I remember overhearing a gentleman in a waiting room venting that someone he knew was meditating, which was obviously (to him) an evil, eastern practice. After half-yelling about that, he went on to talk about the news of the day for about thirty minutes. I couldn’t help but smile to myself at the irony: he himself was “meditating” (quite intensely) on political talking points until a tired nurse called his name.
While setting aside time for meditation has become an increasingly popular practice in the West, anytime we reflect, discuss, or complain about value-laden topics, we are meditating on (and affirming) those values. And what a wide-ranging set of values there are, especially when armed with a phone or tablet! With a practically infinite series of web-locations online, people must be careful and intention, else they’ll fall prey to whatever worldviews are lurking about.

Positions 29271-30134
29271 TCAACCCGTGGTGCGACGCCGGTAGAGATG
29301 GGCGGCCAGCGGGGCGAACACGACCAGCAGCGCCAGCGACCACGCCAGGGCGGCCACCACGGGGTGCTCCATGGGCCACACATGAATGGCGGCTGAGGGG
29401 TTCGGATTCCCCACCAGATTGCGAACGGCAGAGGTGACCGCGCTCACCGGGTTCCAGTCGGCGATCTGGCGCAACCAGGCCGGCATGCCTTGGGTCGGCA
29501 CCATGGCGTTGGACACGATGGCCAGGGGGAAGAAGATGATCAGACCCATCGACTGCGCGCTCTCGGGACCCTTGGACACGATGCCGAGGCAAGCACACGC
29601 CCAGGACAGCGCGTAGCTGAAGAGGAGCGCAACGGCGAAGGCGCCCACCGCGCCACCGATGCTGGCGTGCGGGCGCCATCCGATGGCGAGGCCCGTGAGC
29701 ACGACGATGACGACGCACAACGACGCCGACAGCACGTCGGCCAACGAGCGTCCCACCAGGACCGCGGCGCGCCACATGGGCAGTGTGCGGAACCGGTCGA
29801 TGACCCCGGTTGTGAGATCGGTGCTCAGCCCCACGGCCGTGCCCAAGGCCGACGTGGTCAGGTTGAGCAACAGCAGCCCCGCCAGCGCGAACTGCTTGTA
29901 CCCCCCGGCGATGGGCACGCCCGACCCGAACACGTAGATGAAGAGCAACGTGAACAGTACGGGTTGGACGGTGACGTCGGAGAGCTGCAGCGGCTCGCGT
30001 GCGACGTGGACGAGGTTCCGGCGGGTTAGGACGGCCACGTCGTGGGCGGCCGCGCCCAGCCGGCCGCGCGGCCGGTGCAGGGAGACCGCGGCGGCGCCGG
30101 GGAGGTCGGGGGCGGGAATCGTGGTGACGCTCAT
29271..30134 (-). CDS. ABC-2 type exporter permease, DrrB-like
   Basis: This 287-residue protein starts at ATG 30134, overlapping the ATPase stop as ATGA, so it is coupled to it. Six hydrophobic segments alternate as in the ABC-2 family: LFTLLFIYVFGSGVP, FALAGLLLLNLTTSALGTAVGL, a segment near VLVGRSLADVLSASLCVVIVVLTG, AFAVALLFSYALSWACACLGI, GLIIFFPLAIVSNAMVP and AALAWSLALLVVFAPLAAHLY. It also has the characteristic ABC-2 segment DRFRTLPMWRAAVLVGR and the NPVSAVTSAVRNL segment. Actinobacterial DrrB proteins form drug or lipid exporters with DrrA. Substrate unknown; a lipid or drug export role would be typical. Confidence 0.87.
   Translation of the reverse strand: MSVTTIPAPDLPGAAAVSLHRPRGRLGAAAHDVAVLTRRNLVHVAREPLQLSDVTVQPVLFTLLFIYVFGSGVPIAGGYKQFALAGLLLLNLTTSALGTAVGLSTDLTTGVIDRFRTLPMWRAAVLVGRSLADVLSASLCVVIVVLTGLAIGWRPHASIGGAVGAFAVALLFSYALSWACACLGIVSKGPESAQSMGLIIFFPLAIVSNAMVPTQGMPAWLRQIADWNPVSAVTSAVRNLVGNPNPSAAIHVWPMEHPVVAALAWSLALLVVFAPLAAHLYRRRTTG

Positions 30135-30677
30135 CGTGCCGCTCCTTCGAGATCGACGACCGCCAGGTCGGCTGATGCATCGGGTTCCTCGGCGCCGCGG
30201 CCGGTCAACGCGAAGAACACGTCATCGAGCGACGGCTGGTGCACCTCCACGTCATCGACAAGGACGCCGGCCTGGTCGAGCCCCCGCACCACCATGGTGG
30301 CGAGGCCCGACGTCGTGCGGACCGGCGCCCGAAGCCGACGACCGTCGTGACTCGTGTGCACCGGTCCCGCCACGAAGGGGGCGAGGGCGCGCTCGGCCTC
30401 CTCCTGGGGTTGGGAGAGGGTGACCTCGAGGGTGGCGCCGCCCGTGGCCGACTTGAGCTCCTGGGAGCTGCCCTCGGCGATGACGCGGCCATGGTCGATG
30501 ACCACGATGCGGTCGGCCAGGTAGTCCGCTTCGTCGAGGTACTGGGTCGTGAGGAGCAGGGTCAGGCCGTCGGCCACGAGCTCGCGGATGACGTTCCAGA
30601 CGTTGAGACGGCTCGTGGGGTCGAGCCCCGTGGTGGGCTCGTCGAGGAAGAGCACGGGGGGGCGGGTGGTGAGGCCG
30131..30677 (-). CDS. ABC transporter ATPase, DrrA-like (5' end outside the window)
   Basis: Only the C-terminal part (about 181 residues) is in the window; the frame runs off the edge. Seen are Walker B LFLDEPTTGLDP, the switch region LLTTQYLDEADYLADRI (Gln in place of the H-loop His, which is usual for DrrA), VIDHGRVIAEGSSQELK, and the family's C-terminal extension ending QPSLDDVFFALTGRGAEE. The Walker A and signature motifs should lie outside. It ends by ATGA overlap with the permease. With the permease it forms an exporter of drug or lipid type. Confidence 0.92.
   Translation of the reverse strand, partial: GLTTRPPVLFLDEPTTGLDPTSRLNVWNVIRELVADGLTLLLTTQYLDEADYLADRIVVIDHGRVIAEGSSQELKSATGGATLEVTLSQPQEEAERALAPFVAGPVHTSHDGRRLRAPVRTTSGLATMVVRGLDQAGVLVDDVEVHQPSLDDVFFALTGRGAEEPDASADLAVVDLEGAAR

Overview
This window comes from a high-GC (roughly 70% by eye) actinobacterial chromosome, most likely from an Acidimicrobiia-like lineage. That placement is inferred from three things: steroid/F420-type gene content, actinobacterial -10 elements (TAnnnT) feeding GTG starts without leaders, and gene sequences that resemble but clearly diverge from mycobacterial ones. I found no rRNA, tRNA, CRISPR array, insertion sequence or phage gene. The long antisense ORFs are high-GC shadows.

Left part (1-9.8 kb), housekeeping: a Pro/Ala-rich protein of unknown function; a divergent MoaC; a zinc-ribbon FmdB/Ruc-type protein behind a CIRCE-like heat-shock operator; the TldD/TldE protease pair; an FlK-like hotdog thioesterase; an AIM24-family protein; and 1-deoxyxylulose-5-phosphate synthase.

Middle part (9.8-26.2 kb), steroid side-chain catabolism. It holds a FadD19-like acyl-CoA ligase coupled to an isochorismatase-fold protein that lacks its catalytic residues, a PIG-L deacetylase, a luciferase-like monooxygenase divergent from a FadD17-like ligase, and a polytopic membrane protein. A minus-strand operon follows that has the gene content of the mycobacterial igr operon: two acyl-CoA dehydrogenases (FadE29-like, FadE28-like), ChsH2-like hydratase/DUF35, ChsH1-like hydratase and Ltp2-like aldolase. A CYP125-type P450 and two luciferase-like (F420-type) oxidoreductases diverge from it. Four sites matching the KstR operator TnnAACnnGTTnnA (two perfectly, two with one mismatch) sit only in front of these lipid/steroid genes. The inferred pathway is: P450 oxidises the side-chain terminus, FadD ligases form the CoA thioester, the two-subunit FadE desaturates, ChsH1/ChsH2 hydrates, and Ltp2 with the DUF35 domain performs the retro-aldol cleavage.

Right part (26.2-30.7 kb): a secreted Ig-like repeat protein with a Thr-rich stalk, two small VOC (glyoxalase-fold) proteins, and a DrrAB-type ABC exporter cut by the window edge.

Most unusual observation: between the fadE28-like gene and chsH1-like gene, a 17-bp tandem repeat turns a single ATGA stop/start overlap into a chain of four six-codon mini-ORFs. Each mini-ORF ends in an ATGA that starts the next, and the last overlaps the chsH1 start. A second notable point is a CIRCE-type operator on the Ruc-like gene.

Having safe spaces for children has become popular, and that’s a good thing. Still, spending two hours playing a safe game isn’t exactly time well spent.
But learning to control your technology instead of vice versa is difficult, especially for children and teenagers who are naturally impulsive. Having safe spaces for children has become popular, and that’s a good thing. Still, spending two hours playing a safe game isn’t exactly time well spent. In fact, something positively bad, idleness, may be lurking there.
Wouldn’t it be better if we could move from focusing on something safe to actually instilling positive values, like fostering the natural love of learning? Learning and seeing their progress in learning can be insanely rewarding (and keep them engrossed in an app for some quiet time). Learnatric would like to be a space where kids aren’t just safe, but are prompted to refine and celebrate their love of learning.